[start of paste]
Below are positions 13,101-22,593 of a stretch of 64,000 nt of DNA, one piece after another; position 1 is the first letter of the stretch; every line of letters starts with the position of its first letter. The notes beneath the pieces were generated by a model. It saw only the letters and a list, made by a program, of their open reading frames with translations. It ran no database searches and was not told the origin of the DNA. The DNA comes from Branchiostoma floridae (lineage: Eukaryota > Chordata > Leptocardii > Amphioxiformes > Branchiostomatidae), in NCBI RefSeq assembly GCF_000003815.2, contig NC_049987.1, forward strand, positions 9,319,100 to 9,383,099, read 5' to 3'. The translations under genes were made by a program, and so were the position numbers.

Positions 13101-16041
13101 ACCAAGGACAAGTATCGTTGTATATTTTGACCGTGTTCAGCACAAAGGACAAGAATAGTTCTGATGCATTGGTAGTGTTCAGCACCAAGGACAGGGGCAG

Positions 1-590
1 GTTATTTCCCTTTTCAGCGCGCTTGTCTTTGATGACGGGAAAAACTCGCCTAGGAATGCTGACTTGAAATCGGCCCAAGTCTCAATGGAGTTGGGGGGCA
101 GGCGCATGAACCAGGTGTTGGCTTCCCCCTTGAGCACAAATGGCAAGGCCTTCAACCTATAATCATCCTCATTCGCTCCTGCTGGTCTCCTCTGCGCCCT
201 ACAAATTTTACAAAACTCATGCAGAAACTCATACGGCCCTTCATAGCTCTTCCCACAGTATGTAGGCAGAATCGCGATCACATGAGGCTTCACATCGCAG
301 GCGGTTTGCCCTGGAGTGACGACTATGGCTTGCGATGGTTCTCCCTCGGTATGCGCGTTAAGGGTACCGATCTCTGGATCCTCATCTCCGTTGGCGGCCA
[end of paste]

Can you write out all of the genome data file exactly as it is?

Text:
Below are positions 13,101-22,593 of a stretch of 64,000 nt of DNA, one piece after another; position 1 is the first letter of the stretch; every line of letters starts with the position of its first letter. The notes beneath the pieces were generated by a model. It saw only the letters and a list, made by a program, of their open reading frames with translations. It ran no database searches and was not told the origin of the DNA. The DNA comes from Branchiostoma floridae (lineage: Eukaryota > Chordata > Leptocardii > Amphioxiformes > Branchiostomatidae), in NCBI RefSeq assembly GCF_000003815.2, contig NC_049987.1, forward strand, positions 9,319,100 to 9,383,099, read 5' to 3'. The translations under genes were made by a program, and so were the position numbers.

Positions 13101-16041
13101 ACCAAGGACAAGTATCGTTGTATATTTTGACCGTGTTCAGCACAAAGGACAAGAATAGTTCTGATGCATTGGTAGTGTTCAGCACCAAGGACAGGGGCAG

Positions 1-590
1 GTTATTTCCCTTTTCAGCGCGCTTGTCTTTGATGACGGGAAAAACTCGCCTAGGAATGCTGACTTGAAATCGGCCCAAGTCTCAATGGAGTTGGGGGGCA
101 GGCGCATGAACCAGGTGTTGGCTTCCCCCTTGAGCACAAATGGCAAGGCCTTCAACCTATAATCATCCTCATTCGCTCCTGCTGGTCTCCTCTGCGCCCT
201 ACAAATTTTACAAAACTCATGCAGAAACTCATACGGCCCTTCATAGCTCTTCCCACAGTATGTAGGCAGAATCGCGATCACATGAGGCTTCACATCGCAG
301 GCGGTTTGCCCTGGAGTGACGACTATGGCTTGCGATGGTTCTCCCTCGGTATGCGCGTTAAGGGTACCGATCTCTGGATCCTCATCTCCGTTGGCGGCCA